In our Advent reflections we looked at the tree in winter as an image of the structure of our faith. We can now learn more from this image, starting with the seed.
The text in brackets are suggestions for things you may wish to try or look up.
Any tree starts life as a seed. (Mark 4:30-32).
The seed puts one shoot downwards into the earth and another upwards towards the sky. The downward shoot reaches into the earth in all directions spreading into strong roots which grip the earth so that no force of wind or weather can uproot it. The upward shoot makes a strong trunk which branches out to create a huge, gravity defying canopy. (Take time to stand before a tree and ask yourself why something that shape does not fall over. Did you ever see a building with the top so much bigger than the foundations?)
At the tip of each branch twigs bear buds which, in spring, break open into new shoots. These are soft and supple, like the original shoot from the seed, and will grow into branches in their turn, but they do not have roots, instead, they rely on the strength and nutritious sap of the rest of the tree. Before they harden into branches these shoots will make leaves and, possibly, flowers and fruit. This is the active part of the tree, where the work is done, carried aloft by the branches and trunk.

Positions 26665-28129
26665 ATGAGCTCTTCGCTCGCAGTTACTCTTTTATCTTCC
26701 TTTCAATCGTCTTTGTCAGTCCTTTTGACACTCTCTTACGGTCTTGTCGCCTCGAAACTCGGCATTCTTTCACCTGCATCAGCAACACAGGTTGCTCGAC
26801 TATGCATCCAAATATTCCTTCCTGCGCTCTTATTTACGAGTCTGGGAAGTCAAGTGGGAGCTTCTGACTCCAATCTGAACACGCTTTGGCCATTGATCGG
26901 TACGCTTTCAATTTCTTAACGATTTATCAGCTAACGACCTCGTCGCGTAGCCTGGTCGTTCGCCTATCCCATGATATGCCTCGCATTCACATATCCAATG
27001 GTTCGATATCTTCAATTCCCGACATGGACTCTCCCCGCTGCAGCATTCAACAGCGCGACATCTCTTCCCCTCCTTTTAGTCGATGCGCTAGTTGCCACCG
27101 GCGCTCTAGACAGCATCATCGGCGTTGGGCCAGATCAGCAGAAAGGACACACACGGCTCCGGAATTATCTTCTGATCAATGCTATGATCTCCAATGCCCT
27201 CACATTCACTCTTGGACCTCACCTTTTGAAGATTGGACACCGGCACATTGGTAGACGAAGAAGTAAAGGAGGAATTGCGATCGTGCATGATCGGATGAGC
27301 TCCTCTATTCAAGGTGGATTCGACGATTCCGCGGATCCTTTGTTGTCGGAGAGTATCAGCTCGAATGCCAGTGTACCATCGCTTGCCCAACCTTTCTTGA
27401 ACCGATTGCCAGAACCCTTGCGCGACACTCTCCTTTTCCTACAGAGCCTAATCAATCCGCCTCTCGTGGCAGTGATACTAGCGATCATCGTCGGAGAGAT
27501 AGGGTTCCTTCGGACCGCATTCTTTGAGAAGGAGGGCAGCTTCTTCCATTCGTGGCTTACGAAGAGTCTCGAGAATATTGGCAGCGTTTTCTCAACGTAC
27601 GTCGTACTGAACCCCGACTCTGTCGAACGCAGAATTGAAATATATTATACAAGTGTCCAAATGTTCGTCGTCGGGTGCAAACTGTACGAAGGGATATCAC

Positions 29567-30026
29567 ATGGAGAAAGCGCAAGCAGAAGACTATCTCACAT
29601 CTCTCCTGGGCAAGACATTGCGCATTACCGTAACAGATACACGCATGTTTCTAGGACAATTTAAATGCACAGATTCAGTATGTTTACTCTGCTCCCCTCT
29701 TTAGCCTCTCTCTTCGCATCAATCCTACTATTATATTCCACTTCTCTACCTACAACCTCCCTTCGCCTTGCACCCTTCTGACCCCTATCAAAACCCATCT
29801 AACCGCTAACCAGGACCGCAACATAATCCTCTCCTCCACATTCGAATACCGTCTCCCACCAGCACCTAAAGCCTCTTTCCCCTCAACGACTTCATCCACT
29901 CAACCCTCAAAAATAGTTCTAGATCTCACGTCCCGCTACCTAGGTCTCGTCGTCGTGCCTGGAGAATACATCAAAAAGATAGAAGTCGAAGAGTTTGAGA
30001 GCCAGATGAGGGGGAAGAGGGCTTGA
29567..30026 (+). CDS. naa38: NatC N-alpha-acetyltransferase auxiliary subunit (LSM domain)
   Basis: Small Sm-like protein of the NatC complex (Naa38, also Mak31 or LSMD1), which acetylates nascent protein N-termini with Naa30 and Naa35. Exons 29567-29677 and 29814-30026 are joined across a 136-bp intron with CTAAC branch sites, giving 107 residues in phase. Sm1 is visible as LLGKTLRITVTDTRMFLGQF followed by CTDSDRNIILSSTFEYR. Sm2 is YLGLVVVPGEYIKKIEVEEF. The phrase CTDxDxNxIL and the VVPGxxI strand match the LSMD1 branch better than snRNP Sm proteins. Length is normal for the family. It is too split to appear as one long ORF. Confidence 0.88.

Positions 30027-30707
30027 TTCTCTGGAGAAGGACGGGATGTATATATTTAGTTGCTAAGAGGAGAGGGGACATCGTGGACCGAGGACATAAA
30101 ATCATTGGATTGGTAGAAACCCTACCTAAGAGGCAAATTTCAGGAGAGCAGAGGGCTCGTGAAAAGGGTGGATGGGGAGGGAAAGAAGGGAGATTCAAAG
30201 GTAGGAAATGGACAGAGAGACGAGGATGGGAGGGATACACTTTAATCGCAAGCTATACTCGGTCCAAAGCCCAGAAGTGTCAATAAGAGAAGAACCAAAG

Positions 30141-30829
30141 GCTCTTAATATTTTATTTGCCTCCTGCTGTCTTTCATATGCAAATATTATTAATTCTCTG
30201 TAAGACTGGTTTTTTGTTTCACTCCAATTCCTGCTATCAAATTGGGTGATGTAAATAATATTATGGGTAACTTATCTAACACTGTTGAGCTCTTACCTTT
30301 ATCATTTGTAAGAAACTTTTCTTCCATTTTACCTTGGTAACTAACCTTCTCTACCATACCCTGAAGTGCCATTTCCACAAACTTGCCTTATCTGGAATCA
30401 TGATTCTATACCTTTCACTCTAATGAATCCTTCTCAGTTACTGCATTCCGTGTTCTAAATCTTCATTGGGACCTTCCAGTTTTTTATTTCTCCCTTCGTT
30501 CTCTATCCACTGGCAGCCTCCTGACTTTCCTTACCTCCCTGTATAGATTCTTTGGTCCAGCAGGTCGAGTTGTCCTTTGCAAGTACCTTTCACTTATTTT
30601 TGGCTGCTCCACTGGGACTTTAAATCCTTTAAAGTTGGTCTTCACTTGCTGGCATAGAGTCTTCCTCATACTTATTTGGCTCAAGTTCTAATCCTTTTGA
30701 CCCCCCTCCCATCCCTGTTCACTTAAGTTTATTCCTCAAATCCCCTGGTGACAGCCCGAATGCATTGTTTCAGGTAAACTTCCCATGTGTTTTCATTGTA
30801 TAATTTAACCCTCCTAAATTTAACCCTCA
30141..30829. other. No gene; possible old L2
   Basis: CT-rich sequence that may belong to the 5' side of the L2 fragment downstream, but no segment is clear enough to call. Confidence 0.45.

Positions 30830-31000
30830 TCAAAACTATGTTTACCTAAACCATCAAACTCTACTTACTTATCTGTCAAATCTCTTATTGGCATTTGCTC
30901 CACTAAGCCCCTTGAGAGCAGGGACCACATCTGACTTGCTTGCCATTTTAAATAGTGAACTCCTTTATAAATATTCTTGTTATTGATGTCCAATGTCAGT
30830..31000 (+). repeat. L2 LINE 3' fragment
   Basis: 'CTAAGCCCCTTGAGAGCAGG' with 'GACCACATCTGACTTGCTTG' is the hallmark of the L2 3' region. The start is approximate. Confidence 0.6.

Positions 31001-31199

In a similar way we could consider the church as connected to the earth through roots that we call the Old Testament; the trunk is Jesus and branches are the different parts of the church, all connected. The shoots at the tips of the branches are individual Christians, vulnerable, but ready for anything.
The Old Testament is the part of the church that we do not see, although we know that it is there. The story we read there tells us a lot about human nature, and rather less about God, because it is written by people and we tend to misunderstand God. (Have you ever been horrified when somebody tells you what they think you said?)
The New Testament tells us about God, and the good that people can do if they ask His help. That is the difference. The Old Testament shows us our foolishness, and the patience of God. Lent is a time to remember that.